2004 News Story

Oil minister speaks on Saudi economy at U.K. conference

Minister of Petroleum and Mineral Resources Ali Al-Naimi, addressing a session on oil, economic change, and business in London today at the Middle East conference organized by the Royal Institute for International Affairs, declared that the Saudi economy, the largest in the region and 25th globally, represents one-fifth of the Gross Domestic Product (GDP) of the entire Middle East, including Turkey. Accordingly, the Kingdom has won investors’ confidence over the last five years; and the Saudi stock market now ranks 11th internationally in terms of the value of circulated bonds.

Minister Al-Naimi attributed the current invigoration of the Saudi economy to two important factors: first, higher oil prices and increased production over the past two years; and second, the economic reforms launched five years ago by Deputy Prime Minister and Commander of the National Guard Crown Prince Abdullah bin Abdulaziz. These reforms were implemented in a climate of efficiency and transparency while government restrictions were reduced and opportunities for foreign investment increased.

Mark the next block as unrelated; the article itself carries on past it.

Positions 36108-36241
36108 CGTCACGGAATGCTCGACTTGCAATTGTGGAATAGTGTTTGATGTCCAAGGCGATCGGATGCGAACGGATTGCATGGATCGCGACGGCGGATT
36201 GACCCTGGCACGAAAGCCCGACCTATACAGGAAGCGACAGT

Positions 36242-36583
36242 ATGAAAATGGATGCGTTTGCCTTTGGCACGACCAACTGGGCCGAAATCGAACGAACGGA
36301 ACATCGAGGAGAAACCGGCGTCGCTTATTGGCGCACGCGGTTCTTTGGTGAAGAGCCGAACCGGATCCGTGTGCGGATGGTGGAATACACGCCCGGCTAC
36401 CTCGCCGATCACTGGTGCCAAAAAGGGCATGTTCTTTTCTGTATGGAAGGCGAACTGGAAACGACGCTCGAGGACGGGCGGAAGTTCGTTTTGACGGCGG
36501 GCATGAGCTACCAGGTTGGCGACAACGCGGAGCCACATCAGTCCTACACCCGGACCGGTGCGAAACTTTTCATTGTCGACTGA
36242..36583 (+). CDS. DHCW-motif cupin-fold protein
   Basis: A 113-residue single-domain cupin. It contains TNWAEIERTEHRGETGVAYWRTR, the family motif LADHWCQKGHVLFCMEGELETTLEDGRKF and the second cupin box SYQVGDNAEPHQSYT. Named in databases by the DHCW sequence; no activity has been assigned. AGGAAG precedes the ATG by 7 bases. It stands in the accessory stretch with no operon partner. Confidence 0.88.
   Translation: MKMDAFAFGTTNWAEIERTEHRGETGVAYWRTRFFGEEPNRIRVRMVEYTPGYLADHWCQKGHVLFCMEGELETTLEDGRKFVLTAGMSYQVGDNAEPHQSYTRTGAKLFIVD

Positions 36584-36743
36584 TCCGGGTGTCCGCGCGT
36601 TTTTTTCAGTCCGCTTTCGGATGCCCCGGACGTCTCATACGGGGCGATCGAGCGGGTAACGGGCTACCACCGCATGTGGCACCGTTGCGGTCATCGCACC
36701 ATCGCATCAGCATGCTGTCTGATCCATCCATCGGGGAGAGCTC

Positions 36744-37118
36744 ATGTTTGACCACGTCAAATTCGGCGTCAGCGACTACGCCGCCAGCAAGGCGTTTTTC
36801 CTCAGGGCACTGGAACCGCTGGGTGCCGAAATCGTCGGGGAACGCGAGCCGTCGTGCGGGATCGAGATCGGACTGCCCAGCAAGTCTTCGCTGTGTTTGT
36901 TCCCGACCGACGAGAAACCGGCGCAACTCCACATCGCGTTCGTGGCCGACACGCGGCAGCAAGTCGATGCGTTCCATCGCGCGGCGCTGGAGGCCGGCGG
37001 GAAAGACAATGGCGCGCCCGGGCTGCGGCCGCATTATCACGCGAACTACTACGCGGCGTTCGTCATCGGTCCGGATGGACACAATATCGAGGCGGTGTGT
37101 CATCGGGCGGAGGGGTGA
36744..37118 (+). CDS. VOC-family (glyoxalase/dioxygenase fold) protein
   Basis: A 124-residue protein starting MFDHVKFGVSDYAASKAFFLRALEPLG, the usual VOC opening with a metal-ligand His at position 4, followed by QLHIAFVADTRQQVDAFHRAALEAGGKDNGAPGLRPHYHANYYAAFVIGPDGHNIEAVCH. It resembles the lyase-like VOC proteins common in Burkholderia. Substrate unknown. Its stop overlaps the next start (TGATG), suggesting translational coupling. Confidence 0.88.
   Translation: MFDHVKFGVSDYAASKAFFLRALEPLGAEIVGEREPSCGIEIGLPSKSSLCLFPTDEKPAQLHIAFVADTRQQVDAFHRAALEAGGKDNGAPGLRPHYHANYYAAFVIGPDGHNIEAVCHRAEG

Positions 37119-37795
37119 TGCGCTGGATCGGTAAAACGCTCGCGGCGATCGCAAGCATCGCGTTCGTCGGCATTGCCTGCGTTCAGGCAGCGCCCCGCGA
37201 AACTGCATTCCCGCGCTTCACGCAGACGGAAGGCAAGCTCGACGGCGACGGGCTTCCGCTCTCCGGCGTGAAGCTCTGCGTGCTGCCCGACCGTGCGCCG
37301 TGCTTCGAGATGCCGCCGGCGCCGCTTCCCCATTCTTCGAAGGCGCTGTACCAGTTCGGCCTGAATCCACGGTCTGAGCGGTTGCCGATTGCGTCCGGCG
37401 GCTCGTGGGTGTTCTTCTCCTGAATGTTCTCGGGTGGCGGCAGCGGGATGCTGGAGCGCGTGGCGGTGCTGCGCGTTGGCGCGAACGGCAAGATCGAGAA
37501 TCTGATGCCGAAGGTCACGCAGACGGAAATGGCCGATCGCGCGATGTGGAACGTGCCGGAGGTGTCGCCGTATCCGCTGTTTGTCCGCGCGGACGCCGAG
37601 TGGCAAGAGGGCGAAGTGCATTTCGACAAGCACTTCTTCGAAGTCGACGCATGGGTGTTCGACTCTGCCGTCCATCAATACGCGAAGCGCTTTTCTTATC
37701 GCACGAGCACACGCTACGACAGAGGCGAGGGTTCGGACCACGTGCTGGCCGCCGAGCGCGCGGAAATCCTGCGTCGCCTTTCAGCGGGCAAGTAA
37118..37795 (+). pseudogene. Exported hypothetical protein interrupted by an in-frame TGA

On foreign investment, Minister Al-Naimi commented on the government’s restructuring of the investment sector to encourage the flow of foreign capital into the Kingdom, and the subsequent concessions for exploration and development of natural gas granted to international companies that would lead, he said, to expansion of the Kingdom’s petrochemicals industry. Saudi Arabia welcomes investment not only in natural gas, but in refining of crude oil, and in mining. Rabigh refinery is to be expanded into a comprehensive complex, and the mining sector is expected to grow as much as 10 percent annually. By the end of this decade, Saudi Arabia will be one of the top producers of fertilizers and aluminum.

As for oil, recent discoveries in Qatif and Abu-Safa have brought the Kingdom's production capacity to 11 million barrels a day: a figure that can be increased gradually to 12.5 million. Demand for Saudi oil is expected to continue over the coming years, and Saudi Arabia’s oil policy is to maintain a surplus production capacity of at least 1.5 million barrels per day to meet crises. In the long term, the Kingdom plans to increase its production capacity to 15 million barrels per day to reflect the demands of global consumption.